The massive report compiled by special counsel Robert Mueller has been out for more than two weeks, but its length and density resist easy analysis -- and offer numerous details that require closer attention.
One section, from Mueller's analysis of President Donald Trump's reaction the public confirmation of the FBI's Russia investigation, and his subsequent firing of then-FBI director James Comey, offers a strong suggestion that the special counsel believed he was investigating a possible criminal conspiracy.
I feel that these two sentences from Volume II of the Mueller report have not gotten anything like the attention th… https://t.co/7B2tPNyGJb— David Frum (@David Frum) 1556848985.0
Former George W. Bush speechwriter David Frum flagged two sentences from that analysis, found on pages 76-77, saying they had not received enough attention given their apparent weight.
"As described in Volume I," the report states, "the evidence uncovered in the investigation did not establish that the President or those close to him were involved in the charged Russian computer-hacking or active-measure conspiracies, or that the President otherwise had an unlawful relationship with any Russian official."
"But the evidence does indicate that a thorough FBI investigation would uncover facts about the campaign and the President personally that the President could have understood to be crimes or that would give rise to personal and political concerns," the report continues.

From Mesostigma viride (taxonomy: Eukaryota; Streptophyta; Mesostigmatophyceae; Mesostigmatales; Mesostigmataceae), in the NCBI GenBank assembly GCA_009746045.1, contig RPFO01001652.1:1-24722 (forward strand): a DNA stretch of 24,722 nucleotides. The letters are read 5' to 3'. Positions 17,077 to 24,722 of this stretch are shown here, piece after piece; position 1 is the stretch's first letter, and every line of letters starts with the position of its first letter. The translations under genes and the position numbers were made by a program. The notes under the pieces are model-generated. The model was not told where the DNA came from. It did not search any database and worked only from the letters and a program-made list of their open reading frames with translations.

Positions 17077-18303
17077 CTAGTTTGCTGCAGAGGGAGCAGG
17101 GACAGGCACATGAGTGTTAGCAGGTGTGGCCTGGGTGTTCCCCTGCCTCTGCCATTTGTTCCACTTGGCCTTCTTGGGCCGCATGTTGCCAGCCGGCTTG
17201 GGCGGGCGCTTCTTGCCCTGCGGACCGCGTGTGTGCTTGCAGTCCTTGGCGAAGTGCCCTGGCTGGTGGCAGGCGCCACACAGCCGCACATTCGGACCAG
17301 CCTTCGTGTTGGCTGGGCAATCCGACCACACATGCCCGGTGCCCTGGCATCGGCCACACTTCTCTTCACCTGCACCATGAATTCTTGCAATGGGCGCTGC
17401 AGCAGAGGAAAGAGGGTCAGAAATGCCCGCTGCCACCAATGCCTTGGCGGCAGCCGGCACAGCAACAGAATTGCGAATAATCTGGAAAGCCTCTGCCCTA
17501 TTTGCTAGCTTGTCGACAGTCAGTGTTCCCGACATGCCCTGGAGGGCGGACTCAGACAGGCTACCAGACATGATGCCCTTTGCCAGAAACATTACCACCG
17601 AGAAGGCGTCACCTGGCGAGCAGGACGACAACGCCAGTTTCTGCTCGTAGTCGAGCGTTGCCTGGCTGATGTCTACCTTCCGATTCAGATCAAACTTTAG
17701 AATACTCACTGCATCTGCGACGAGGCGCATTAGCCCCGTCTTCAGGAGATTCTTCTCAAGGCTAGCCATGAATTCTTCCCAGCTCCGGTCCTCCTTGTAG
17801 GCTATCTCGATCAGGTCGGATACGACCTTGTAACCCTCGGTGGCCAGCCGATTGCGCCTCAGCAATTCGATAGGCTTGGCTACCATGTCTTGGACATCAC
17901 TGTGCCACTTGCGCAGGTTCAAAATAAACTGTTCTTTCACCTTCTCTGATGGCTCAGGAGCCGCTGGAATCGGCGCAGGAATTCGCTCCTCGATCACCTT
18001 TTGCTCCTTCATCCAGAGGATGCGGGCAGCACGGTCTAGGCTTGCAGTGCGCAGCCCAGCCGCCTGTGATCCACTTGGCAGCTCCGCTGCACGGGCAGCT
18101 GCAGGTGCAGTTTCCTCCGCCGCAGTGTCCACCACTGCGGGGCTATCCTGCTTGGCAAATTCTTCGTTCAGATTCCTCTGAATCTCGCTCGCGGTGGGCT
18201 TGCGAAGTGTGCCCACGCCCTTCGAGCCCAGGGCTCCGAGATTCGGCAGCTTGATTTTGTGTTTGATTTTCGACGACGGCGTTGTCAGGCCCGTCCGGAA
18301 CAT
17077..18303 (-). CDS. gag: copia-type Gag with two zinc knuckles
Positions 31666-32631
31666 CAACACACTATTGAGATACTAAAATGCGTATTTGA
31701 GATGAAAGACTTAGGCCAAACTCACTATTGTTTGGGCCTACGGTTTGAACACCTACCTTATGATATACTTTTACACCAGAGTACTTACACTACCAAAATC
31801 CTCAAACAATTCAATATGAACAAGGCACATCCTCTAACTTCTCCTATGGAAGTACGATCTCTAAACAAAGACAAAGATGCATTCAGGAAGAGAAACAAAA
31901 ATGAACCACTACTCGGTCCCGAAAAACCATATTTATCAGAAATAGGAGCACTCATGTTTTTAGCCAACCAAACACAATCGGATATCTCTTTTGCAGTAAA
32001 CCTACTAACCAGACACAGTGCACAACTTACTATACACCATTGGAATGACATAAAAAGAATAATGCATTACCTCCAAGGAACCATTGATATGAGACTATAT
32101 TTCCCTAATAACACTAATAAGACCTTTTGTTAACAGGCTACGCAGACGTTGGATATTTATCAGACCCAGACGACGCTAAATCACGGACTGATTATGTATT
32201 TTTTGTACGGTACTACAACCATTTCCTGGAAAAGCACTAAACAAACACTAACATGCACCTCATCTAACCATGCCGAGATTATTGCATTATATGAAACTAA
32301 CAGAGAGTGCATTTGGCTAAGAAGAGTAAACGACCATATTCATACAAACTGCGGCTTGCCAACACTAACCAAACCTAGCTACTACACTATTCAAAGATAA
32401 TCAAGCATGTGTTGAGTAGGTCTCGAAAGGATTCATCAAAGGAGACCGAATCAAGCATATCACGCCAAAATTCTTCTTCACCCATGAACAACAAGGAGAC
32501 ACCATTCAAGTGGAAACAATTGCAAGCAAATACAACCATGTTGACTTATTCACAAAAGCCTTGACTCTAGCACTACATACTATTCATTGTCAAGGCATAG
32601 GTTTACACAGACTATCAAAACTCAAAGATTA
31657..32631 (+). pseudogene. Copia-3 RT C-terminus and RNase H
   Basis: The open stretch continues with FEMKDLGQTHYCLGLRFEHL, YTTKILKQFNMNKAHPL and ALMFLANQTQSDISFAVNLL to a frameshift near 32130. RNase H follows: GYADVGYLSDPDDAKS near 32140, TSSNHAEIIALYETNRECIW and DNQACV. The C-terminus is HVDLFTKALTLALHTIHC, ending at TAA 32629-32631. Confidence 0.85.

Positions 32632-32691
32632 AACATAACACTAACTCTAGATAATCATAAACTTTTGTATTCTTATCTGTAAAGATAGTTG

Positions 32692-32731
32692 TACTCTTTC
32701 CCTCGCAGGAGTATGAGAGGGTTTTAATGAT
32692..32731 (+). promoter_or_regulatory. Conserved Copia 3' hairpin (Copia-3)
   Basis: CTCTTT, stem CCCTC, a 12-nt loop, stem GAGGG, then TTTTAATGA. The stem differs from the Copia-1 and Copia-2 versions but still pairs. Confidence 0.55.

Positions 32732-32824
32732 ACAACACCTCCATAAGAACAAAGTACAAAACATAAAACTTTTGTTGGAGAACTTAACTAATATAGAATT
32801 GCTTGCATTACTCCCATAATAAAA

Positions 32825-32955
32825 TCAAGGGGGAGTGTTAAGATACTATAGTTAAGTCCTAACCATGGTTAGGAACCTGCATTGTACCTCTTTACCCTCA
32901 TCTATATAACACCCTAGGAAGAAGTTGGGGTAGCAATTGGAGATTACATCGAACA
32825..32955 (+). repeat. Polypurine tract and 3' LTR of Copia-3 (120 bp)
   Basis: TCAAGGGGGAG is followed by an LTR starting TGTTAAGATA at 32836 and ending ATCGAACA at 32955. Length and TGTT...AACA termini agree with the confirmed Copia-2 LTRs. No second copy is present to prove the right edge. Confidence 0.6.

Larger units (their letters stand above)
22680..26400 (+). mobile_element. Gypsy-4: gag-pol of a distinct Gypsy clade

This section of the analysis comes after Mueller's investigators lay out evidence that Comey's firing meets the three common elements in federal obstruction statutes -- an obstructive act, a nexus between the obstructive act and an official proceeding, and a corrupt intent.
"The President had a motive to put the FBI's Russia investigation behind him," Mueller's team concluded in that analysis. "The evidence does not establish that the termination of Corney was designed to cover up a conspiracy between the Trump Campaign and Russia."
But, as the two sentences flagged by Frum point out, Mueller's team believed that a thorough FBI investigation would have turned up, at minimum, personally or politically damaging evidence against the president, or, at worst, evidence implicating Trump in a criminal conspiracy.